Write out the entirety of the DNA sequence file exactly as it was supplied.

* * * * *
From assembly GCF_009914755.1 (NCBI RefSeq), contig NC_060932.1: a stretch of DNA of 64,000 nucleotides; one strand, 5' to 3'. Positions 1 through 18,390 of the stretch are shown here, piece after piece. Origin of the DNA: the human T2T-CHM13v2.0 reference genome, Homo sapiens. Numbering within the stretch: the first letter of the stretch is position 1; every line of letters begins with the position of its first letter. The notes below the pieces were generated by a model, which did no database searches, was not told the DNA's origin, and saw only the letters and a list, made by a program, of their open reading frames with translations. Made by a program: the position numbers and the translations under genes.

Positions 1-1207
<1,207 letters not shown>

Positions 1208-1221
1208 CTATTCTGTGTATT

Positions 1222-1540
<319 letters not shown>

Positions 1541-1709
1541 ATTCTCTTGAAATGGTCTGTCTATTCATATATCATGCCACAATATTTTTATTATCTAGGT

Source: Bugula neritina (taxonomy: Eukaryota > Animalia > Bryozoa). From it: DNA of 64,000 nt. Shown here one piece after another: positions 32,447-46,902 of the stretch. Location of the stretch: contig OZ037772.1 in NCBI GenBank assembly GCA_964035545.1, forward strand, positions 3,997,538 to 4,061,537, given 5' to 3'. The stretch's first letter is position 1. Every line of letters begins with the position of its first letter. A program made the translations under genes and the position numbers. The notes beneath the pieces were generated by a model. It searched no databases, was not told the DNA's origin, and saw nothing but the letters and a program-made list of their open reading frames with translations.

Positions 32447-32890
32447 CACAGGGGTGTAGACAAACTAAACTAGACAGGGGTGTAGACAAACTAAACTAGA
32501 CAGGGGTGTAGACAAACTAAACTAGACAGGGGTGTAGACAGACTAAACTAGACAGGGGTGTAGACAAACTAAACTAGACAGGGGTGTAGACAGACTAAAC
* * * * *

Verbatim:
From assembly GCF_009914755.1 (NCBI RefSeq), contig NC_060932.1: a stretch of DNA of 64,000 nucleotides; one strand, 5' to 3'. Positions 1 through 18,390 of the stretch are shown here, piece after piece. Origin of the DNA: the human T2T-CHM13v2.0 reference genome, Homo sapiens. Numbering within the stretch: the first letter of the stretch is position 1; every line of letters begins with the position of its first letter. The notes below the pieces were generated by a model, which did no database searches, was not told the DNA's origin, and saw only the letters and a list, made by a program, of their open reading frames with translations. Made by a program: the position numbers and the translations under genes.

Positions 1-1207
<1,207 letters not shown>

Positions 1208-1221
1208 CTATTCTGTGTATT

Positions 1222-1540
<319 letters not shown>

Positions 1541-1709
1541 ATTCTCTTGAAATGGTCTGTCTATTCATATATCATGCCACAATATTTTTATTATCTAGGT

Source: Bugula neritina (taxonomy: Eukaryota > Animalia > Bryozoa). From it: DNA of 64,000 nt. Shown here one piece after another: positions 32,447-46,902 of the stretch. Location of the stretch: contig OZ037772.1 in NCBI GenBank assembly GCA_964035545.1, forward strand, positions 3,997,538 to 4,061,537, given 5' to 3'. The stretch's first letter is position 1. Every line of letters begins with the position of its first letter. A program made the translations under genes and the position numbers. The notes beneath the pieces were generated by a model. It searched no databases, was not told the DNA's origin, and saw nothing but the letters and a program-made list of their open reading frames with translations.

Positions 32447-32890
32447 CACAGGGGTGTAGACAAACTAAACTAGACAGGGGTGTAGACAAACTAAACTAGA
32501 CAGGGGTGTAGACAAACTAAACTAGACAGGGGTGTAGACAGACTAAACTAGACAGGGGTGTAGACAAACTAAACTAGACAGGGGTGTAGACAGACTAAAC